Not much going on in the garden for the month of January in New England, unless you count snow, snow, and more snow. By best guess, we won't have anything living, budding and growing until March. Now that I made myself feel more cabin fever, I'm electing to show you a partial showcase of my garden whimsy. We call them The "Little People", only because when we have company and my hubby shows off the grounds, he affectionately calls my gnome area "junk". I must say....I fire back, responding " Don't make fun of the little people!"


Here's the little guy that started it all. Papa, (think Smurfs) he's the only one painted by myself on a quiet winter's day when my infant daughter (at the time) was napping. He has a frog companion but I'm told he's jumping from building to building, hubby's (Jack of all Trades) humor for diffusing my frustration in not being able to locate it! They all have the same face and I found they were popular ceramics in the seventies, I've picked them up here and there at a inexpensive cost. This is a estimated third of my collection and for the sake of this posting, I've named them. Some I didn't have to, they were already painted with their names, this is Derek, he's labeled on one of the balloons. So be it!


This is Drew, after all the only suited businessman I know was Drew Carey! The one gnome I ever passed up was the housewife with the curler, perhaps I should of bought her to be Mimi!


The next five are new to this past year. BTW, I forgot to mention the area we keep the community of the "Little People". To the far right you'll faintly see a split rail fence. The fence borders a two foot high, planted, rock wall that drops down. In front of the wall is a small path that circles the want-a-bee-pond, it has white crushed rock bedding it. This is where the "Little People" live. Right now they are on vacation. Here's Pete the policeman keeping law and order!

Next up is Darcy. I also have a blond cheerleader, she found her head full of nesting wood ants one year! No offense to blonds.


Andre' the agitator, that's self explanatory! All the Little People have a copper pipe pounded into the ground and up through, mainly because I have a ball chasing, big dog. I don't want a accident!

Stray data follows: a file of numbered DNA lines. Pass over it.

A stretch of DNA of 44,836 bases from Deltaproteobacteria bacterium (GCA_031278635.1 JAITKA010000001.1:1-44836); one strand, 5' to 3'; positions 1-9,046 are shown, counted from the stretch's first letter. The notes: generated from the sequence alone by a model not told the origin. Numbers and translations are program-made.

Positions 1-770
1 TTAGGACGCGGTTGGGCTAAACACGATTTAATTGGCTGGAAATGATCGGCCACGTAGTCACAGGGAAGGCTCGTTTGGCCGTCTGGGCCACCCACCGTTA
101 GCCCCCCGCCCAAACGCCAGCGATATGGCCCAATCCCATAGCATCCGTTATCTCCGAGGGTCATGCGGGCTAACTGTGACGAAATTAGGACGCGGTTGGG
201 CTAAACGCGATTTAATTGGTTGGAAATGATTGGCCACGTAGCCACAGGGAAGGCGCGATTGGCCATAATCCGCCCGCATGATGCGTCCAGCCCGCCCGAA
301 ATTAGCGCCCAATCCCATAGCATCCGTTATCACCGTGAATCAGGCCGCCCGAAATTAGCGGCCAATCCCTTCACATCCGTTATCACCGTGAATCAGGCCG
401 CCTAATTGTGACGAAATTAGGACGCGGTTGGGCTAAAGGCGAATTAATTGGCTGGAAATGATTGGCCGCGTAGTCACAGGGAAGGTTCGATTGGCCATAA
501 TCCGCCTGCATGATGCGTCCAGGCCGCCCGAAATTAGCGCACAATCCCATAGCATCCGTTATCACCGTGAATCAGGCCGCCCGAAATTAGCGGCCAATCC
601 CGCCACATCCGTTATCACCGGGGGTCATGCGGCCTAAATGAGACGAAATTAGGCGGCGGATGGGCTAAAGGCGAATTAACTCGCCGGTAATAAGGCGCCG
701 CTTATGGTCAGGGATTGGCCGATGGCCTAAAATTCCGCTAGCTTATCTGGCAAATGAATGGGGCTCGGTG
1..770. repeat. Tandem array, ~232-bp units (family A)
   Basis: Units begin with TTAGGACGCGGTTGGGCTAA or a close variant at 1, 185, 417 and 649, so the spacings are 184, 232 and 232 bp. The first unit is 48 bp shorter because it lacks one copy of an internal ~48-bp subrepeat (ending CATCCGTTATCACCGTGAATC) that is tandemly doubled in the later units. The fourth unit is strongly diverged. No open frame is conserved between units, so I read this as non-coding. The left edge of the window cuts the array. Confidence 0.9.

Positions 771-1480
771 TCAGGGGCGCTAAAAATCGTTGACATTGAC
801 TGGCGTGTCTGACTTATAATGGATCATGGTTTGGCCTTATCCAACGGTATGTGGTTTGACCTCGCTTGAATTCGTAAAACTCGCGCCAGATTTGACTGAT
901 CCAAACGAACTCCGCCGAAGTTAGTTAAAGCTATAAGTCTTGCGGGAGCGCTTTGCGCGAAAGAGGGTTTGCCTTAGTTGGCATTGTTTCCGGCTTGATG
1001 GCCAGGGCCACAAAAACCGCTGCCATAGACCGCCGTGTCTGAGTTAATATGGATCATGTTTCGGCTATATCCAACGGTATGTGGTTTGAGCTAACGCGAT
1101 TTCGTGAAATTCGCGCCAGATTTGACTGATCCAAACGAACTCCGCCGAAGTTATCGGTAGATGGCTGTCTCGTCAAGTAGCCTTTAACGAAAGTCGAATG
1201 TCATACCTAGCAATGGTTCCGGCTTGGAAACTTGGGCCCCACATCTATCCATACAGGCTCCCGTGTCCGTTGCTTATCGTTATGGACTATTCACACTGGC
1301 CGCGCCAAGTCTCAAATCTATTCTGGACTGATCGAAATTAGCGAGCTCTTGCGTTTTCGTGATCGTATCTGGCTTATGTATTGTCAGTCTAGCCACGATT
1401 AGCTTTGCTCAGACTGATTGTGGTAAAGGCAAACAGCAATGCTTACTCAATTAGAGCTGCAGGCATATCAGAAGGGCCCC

This guy is named on his stick, Chipper. Hopefully it's not indicative to loosing his teeth!
Rudy off on the snow machine. Looks in the right place to me!

The last five pictured are new to this last past year and I may have to expand the village......

for now we'll be In The Garden....with the Little People.

Monday, January 26, 2009

Winter Goodness...Citrus, Here in the Deep South

Here in the deep south (Florida), winter is the best time to enjoy the fresh products that nature provides.



Lemons are a favorite fruit down here. There they are on the tree at left. I took these pictures so you could see different distances as we approached the tree. This tree grows at a friend's house.
The next Picture is the fruit that I picked off this tree. I didn't even make a dent in the amount of fruit that was growing on that tree.

There are many delicious uses for lemons. Some favorite ones include: fresh squeezed lemonade, pies and zest.
Zest is the skin of the lemon that has been grated from the lemon. When grating the skin, you must be careful not to get into the white part that is just under the colored part as it is bitter.

And just look how sunny and delicious the freshly picked lemons look! The next picture shows how the lemons look after they have been scrubbed and washed. I used a Dobie pad to do this task.




In the next picture you can see a few different citrus fruits. Also you can see the difference in sizes between the different fruits.


From left to right from the top left is: grapefruit, orange, tangerine, and lemon. Grapefruit grows the same way as the oranges and lemons.


These next trees have a lot of oranges on them . The bright orange color will draw your attention to them. There are quite a few trees in my area.
But further south a lot of the groves were destroyed due to a virus that invaded the trees.
There is also another citrus fruit called Kumquat Fruit. It's a very small, oval fruit usually between 1 and 2 inches long and has a leathery orange or yellow skin. They are generally in season from late autumn to mid-winter. The skin is much sweeter than the inside so most of the time only the skin is eaten.

No matter where you are, there is always something------

In the Garden.
Lola

Sunday, January 25, 2009

Winter Blues

It is really getting dreary and cold down here in my Georgia garden. I think it is time to look at some beautiful colors to get me out of the winter blues....
During one of our visits to Tennessee this past year, we took time to stop at the Tennessee Aquarium in Chattanooga. We have been to the Aquarium before but not since they added the second building which houses the Ocean Journey and Butterfly Room. The Saint and I enjoy the butterflies that visit our gardens so we knew we would enjoy the butterfly room.
Upon entering the room, you soon discover these butterflies are not native American Butterflies. There is a handy guide to let you know what butterfly you are admiring but we did not discover those cards until departing the room. Duh, on our part.